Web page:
Recently, I had the pleasure of stumbling onto Dan Simmon’s website. It includes the usual list of the author’s works, as well as a forum and a series of essays called Writing Well. The latter are so well-written and entertaining that I’ve linked to them for you here.
One of my favorite passages from Simmon’s essays includes the theory of developing a story (I think it’s a perfect description of what occurs when I write a novel):
Harlan Ellison once described to me his idea for the gestation period for a story – or any piece of writing: Harlan suggests that it’s like having this little motor, flashing-light thingee that you’ve created, but rather than putting it on show, you just pitch it into the swamp of the unconscious that every real writer depends upon. Down there under the algae scum in that swamp, the little idea-machine – useless by itself – begins to connect to other things already already lying in the dark. Writers are the ultimate scavengers. As Henry James (a friend of Harlan’s from the old days, I think) once said – “A writer is a man on whom nothing is lost.” Walking along the boggy shore, the writer finds new things to toss in – a human skeleton, a 1948 Buick V-8 engine, a worn Stetson, a 3-gallon vat of carbolic acid, part of the wooden case for a 1932 Philco floor console radio, some used junkie hypodermics, a chewed-red deer’s leg separated from the carcass, iPod earbuds – and all the time your original flashing, blinking thingee-idea is down there melding, joining, connecting, growing. Finally, often when you least expect it, this . . . THING . . . pulls itself up out of the swamp scum and comes lurching and dragging its parts and killing blades through the primordial ooze and onto dry land.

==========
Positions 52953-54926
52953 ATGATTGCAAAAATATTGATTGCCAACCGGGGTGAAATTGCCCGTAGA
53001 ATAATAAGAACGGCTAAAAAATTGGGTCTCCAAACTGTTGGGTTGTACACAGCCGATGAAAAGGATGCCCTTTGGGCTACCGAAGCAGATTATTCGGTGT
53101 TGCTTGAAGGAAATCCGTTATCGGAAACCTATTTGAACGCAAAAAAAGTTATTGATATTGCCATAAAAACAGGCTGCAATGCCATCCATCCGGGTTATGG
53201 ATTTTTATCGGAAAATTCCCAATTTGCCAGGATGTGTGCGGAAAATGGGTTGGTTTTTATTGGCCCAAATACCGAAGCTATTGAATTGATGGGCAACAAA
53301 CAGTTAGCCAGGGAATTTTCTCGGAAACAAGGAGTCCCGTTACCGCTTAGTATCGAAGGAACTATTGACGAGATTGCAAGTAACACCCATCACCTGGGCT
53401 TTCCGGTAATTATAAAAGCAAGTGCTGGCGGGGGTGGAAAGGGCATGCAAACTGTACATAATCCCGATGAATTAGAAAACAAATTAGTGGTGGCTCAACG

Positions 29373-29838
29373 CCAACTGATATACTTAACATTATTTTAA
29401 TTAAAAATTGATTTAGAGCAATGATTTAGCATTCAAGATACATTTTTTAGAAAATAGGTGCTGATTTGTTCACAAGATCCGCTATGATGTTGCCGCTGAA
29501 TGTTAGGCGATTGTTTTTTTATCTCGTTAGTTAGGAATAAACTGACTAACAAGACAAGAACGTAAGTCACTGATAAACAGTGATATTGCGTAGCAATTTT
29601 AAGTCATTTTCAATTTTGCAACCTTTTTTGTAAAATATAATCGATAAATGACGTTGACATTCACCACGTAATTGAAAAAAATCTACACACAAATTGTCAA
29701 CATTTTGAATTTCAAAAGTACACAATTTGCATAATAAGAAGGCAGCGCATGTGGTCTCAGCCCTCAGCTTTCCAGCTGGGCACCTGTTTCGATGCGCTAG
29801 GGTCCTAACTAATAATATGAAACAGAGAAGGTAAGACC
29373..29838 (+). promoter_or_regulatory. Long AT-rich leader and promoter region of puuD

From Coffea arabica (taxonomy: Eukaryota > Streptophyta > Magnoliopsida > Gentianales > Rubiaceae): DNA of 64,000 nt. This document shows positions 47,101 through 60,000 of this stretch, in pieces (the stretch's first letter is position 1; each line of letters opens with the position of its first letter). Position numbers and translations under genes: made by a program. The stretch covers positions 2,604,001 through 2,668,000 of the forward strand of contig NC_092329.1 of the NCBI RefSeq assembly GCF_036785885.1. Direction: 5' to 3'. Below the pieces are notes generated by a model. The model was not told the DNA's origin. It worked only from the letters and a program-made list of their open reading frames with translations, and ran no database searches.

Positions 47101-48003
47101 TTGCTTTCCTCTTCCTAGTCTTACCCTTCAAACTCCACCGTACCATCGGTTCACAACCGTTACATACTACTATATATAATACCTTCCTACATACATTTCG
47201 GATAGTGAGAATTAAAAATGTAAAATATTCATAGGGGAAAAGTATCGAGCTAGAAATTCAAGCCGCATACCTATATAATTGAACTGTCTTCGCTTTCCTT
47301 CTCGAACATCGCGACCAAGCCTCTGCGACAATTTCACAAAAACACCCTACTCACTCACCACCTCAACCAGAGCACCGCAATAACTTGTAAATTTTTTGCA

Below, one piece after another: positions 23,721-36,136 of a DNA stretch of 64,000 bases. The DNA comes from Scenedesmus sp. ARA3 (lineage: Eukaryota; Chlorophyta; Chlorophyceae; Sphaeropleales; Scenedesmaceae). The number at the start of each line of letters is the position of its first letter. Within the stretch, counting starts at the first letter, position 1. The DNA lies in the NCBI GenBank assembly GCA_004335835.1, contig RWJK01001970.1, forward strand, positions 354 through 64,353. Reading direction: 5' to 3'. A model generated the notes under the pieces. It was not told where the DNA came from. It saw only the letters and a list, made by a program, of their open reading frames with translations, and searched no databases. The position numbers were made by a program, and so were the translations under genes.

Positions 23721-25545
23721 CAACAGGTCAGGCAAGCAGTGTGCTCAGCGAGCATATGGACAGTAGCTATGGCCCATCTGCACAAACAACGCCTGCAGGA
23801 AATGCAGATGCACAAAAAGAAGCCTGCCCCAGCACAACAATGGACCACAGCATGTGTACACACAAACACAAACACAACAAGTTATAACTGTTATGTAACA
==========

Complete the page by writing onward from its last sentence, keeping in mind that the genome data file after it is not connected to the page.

That’s when you can start writing about it.
Exactly! I’ve been speaking to a lot of reading groups across the country, and am invariably asked whether I know, at the beginning of the novel, how it’s going to end.
The answer is sometimes yes, in a general sense – but always, along the way, I gain new insights into the story and see many connections I would have missed if I hadn’t been living with the characters and story events for so many months. I won’t put any spoilers here, but suffice it to say that I did not see the ending of THE BORGIA BRIDE coming, nor did I see the major plot twist at the very end of I, MONA LISA. I am always delightfully surprised by such insights – which seem to come, interestingly enough, after nine months spent with the material.